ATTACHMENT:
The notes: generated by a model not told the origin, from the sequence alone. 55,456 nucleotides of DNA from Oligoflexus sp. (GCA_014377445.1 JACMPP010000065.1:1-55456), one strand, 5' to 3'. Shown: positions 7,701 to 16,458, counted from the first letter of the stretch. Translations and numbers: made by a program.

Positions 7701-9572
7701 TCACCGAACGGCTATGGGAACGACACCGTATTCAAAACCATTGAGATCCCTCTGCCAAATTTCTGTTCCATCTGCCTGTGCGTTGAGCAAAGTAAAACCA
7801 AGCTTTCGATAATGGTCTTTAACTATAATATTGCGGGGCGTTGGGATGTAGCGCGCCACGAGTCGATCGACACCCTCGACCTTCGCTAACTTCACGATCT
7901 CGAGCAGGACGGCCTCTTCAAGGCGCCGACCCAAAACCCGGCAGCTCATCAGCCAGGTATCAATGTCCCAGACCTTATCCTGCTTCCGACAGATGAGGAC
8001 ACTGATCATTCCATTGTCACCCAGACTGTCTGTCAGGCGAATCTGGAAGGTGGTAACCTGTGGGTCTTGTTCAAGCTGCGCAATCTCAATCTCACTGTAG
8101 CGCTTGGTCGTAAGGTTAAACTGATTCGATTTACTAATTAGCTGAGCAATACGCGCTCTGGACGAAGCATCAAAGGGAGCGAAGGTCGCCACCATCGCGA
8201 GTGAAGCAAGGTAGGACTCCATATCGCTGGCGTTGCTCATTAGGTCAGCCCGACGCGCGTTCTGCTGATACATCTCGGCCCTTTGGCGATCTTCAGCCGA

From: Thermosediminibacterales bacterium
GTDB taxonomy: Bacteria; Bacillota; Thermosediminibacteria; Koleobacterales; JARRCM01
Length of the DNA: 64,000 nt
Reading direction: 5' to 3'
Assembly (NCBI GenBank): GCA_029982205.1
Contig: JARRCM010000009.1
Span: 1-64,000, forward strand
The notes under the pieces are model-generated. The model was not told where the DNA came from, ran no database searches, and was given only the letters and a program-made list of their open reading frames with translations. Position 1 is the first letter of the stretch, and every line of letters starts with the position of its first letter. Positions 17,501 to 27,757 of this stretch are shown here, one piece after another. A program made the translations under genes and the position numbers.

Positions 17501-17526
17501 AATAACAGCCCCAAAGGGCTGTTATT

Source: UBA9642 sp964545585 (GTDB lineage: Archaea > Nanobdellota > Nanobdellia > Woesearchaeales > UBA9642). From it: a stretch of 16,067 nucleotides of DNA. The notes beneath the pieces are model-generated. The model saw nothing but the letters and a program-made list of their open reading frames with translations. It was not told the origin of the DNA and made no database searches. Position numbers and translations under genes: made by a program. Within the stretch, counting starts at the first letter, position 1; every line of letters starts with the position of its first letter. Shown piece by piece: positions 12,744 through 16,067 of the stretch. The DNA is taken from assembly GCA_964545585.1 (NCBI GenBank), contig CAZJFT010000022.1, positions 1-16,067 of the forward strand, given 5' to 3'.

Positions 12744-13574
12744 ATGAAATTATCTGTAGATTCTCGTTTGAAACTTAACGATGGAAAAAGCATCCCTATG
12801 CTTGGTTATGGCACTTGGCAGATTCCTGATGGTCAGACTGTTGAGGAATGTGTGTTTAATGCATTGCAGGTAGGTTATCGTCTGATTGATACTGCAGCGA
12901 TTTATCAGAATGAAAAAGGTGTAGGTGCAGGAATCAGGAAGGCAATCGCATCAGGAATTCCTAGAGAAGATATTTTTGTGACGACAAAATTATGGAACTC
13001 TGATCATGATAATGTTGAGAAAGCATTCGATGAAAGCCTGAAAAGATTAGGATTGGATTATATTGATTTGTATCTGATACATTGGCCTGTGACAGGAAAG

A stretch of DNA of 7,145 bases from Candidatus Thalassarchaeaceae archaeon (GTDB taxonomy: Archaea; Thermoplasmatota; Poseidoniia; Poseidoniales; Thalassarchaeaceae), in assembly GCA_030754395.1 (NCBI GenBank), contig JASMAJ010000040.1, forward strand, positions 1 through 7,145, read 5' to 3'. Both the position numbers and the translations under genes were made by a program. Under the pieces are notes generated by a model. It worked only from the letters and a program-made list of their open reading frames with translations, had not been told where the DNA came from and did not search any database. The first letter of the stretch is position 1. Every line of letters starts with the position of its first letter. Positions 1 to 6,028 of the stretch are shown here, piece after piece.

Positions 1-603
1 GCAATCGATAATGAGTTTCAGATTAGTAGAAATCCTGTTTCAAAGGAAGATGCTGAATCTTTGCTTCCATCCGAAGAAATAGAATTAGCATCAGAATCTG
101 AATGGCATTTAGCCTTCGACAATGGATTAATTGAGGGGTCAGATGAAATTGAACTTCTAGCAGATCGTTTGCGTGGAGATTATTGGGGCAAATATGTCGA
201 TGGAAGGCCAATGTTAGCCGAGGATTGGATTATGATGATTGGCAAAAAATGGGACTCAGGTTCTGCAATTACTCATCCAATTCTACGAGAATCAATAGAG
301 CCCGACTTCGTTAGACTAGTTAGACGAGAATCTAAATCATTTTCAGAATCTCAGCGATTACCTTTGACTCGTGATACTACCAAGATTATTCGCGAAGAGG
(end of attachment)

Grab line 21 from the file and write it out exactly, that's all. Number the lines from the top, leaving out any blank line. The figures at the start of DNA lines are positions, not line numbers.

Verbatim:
12744 ATGAAATTATCTGTAGATTCTCGTTTGAAACTTAACGATGGAAAAAGCATCCCTATG